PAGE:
Monday, November 20, 2023 2:16PM  2:29PM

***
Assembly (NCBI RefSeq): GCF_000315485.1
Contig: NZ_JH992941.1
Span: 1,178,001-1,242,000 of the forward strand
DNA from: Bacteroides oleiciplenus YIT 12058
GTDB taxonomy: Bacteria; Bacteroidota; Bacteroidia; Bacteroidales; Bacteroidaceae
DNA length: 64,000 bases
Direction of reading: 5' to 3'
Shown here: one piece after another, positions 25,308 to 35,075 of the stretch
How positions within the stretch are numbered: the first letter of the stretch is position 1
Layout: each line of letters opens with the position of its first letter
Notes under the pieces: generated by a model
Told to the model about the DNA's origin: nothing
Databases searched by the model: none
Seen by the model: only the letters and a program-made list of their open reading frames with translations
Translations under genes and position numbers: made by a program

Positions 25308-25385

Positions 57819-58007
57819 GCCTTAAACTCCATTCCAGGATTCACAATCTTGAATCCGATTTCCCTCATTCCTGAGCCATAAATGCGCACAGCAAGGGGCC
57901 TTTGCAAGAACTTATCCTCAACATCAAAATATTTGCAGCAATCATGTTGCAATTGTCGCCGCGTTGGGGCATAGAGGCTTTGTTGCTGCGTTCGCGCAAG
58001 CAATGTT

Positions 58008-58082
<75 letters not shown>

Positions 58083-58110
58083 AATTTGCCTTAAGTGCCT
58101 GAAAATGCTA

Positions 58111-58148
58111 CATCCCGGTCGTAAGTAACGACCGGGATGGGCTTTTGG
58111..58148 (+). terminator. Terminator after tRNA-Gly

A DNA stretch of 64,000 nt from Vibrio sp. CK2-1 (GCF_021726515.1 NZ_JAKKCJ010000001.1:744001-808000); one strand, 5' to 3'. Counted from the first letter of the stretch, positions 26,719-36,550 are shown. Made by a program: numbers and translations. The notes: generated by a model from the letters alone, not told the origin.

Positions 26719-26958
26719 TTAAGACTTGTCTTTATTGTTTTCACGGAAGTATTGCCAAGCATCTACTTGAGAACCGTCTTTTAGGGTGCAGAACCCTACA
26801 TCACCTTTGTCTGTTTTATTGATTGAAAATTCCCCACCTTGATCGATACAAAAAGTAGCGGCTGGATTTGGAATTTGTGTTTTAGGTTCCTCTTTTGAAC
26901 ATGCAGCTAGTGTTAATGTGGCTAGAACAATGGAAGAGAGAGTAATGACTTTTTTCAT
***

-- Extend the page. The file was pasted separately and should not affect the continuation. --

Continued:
R02.00003: On the experimental study of 3D turbulent shear layers Dipendra Gupta, Vedant Kumar, Johan Larsson, Gregory P Bewley Turbulent mixing layers are formed when parallel streams flowing at different speed merge. In the usual laboratory model, the mean flow varies mainly in the directions of the velocity difference and flow convection, with no significant changes in the other direction. However, real flows are three dimensional (3D)−the incoming flows are not parallel and have not only different speeds but also different directions, thereby giving rise to 3D turbulent shear layers, i.e., skewed mixing layers, the detailed quantitative study of which is missing. Flow skewing in turbulent boundary layers is reported to cause a reduction in Reynolds stresses and drag. We experimentally investigated the mean flow and statistics of skewed mixing layers in a wind tunnel to find out if similar effects prevail. We generated 3D shear layers by skewing the mean flow with turning vanes at the trailing edge of a splitter plate, and used pitotstatic tubes and xwires to probe the flow at different cross, span and downstream distances. Preliminary results show that skewed mixing layers, like their 2D counterpart, also spread linearly with downstream distance, and that an approx. homogenous shear develops further downstream. At the resolution of our current measurements, the shear layer thickness and shear rate seem not to depend strongly on skewing of the flow. We seek an explanation for this in the turbulence statistics. Understanding the effect of three dimensionality on mixing layers will help us improve designs of engineering structures.